Quantcast
Environmental News for a Healthier Planet and Life

Trump Plans to End Federal Funding for COVID-19 Testing Sites as Cases Spike Across U.S.

Politics
Trump Plans to End Federal Funding for COVID-19 Testing Sites as Cases Spike Across U.S.
Medical personnel from Riverside (CA) University Health Systems administer a coronavirus test during drive-through testing on March 22, 2020 in Lake Elsinore, California. Bob Riha, Jr. / Getty Images

By Jake Johnson

As Covid-19 cases continue to spike across the U.S.—the nation on Wednesday saw its largest daily increase in confirmed new infections since the pandemic began—the Trump administration is reportedly planning to cut off federal funding for 13 coronavirus testing sites in five states at the end of the month, a move that is in keeping with the president's vow to slow screenings for the virus.


Politico reported Wednesday that "the federal government is ending its support for 13 drive-thru coronavirus testing sites on June 30, urging states to take over their operations—even as cases spike in several parts of the country."

Seven of the sites set to lose federal funding and support are located in Texas, which has seen new Covid-19 cases and hospitalizations skyrocket during the reopening process—a spike that Texas Gov. Greg Abbott predicted last month in a private call that leaked to reporters. Texas was one of six states that saw a record increase in new infections on Wednesday.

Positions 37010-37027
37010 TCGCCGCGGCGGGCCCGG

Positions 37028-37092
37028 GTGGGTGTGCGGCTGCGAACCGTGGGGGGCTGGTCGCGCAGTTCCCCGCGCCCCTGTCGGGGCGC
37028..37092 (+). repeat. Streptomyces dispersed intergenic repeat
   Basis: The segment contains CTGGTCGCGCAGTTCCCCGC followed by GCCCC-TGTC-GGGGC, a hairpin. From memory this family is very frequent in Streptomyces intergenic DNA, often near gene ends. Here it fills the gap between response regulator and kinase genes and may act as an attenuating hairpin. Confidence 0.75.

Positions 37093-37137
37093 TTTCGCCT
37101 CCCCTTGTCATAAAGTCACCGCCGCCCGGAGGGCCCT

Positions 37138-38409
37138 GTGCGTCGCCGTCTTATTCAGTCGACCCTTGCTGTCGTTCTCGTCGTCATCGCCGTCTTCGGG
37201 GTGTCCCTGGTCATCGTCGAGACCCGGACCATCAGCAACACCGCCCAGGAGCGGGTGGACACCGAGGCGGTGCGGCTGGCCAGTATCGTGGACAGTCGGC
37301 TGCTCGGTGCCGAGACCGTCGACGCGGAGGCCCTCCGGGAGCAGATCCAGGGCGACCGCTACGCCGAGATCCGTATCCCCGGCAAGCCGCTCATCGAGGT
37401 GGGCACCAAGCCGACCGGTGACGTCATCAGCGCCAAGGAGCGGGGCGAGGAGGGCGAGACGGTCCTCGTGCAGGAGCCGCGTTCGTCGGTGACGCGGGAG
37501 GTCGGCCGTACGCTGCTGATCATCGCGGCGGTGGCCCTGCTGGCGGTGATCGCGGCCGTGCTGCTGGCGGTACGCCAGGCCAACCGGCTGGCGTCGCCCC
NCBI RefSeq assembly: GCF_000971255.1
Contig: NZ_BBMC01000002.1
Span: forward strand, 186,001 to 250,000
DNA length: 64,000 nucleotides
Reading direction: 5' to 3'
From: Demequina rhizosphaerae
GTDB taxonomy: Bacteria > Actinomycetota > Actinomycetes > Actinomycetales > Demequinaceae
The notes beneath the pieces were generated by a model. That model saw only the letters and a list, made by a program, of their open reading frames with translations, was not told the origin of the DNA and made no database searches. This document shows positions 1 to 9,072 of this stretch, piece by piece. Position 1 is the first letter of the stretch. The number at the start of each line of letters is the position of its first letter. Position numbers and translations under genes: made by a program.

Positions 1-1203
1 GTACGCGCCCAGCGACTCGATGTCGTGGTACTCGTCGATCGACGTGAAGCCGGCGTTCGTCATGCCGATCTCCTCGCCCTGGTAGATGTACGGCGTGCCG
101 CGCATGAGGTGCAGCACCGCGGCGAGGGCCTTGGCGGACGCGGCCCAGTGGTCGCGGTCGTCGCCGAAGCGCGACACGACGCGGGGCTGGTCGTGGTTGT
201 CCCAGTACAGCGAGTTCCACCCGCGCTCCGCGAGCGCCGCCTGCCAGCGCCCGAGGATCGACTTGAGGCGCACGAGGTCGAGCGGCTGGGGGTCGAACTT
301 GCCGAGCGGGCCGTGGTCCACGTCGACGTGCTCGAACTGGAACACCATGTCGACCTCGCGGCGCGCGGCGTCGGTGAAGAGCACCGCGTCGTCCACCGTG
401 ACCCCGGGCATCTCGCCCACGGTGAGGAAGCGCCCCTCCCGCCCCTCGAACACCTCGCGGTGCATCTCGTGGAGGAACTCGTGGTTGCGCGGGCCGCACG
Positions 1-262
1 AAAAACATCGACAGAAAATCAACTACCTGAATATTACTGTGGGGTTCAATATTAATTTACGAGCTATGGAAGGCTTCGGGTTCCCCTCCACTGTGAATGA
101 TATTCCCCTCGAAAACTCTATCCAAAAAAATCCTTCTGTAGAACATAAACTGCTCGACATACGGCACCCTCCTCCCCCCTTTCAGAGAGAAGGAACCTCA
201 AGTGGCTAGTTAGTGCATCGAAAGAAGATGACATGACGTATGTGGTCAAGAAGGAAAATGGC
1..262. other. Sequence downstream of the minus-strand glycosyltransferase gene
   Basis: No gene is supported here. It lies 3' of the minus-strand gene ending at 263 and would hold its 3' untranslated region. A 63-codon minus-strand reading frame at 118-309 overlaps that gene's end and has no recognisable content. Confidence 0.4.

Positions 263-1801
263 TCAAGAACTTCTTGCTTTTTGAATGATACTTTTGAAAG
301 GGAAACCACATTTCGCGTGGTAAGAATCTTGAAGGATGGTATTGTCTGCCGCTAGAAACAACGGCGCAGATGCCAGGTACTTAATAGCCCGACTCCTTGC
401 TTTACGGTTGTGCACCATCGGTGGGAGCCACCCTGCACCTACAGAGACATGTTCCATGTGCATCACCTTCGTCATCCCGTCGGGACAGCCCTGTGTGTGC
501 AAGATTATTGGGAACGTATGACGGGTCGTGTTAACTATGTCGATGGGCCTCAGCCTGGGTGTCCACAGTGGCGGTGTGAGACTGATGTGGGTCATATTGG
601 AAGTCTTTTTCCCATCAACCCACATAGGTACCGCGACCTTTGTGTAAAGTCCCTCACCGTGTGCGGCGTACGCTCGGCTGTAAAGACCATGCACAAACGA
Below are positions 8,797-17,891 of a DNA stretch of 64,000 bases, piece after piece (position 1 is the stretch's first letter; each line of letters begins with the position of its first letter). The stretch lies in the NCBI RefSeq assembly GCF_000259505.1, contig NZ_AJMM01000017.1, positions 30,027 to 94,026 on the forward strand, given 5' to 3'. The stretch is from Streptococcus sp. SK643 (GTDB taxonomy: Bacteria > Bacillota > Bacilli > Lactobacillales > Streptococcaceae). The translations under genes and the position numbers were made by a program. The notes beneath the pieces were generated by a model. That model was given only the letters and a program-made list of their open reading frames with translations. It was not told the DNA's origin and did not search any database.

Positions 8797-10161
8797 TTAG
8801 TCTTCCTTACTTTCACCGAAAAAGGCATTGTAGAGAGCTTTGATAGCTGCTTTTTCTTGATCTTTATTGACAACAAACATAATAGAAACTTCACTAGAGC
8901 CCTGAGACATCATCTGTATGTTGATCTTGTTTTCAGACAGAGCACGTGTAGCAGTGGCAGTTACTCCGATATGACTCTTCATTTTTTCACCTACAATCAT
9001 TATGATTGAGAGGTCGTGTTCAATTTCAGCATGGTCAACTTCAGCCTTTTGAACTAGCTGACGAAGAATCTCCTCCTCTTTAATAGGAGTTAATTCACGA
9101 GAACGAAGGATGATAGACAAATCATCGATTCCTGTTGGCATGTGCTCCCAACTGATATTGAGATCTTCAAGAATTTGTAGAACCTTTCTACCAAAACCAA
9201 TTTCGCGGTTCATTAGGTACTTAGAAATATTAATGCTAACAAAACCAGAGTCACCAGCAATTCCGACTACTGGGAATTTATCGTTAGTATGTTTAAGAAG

The other testing sites that will lose federal support next week are located in Colorado, Pennsylvania, Illinois, and New Jersey.

Texas lawmakers reacted with alarm to the administration's plan, which was reported days after President Donald Trump said during a weekend rally in Oklahoma that he ordered a slowdown in coronavirus testing. White House officials claimed Trump's comments were made "in jest," but the president on Tuesday doubled down and told reporters that he was not joking.

"Texas continues to set records for the number of new cases and hospitalizations and Harris County leads the state in number of confirmed cases," Texas Democratic Reps. Sylvia Garcia, Al Green, Lizzie Pannill Fletcher, and Sheila Jackson Lee wrote in letters this week to U.S. Surgeon General Jerome Adams and to Federal Emergency Management Agency (FEMA) administrator Pete Gaynor.

"Without FEMA's supplies, fiscal aid, and personnel, these sites may no longer be able to serve our communities," the lawmakers warned. "FEMA's removal in this moment would be harmful and irresponsible. We urgently ask you to extend FEMA's presence at these testing sites through August 30, 2020."

Rocky Vaz, the director of emergency management for Dallas, told Talking Points Memo that the city asked for an extension of federal support for two testing sites in Dallas County but was denied by the Trump administration.

"They told us very clearly that they are not going to extend it," Vaz said. "We are not expecting it to continue beyond June 30, but things change."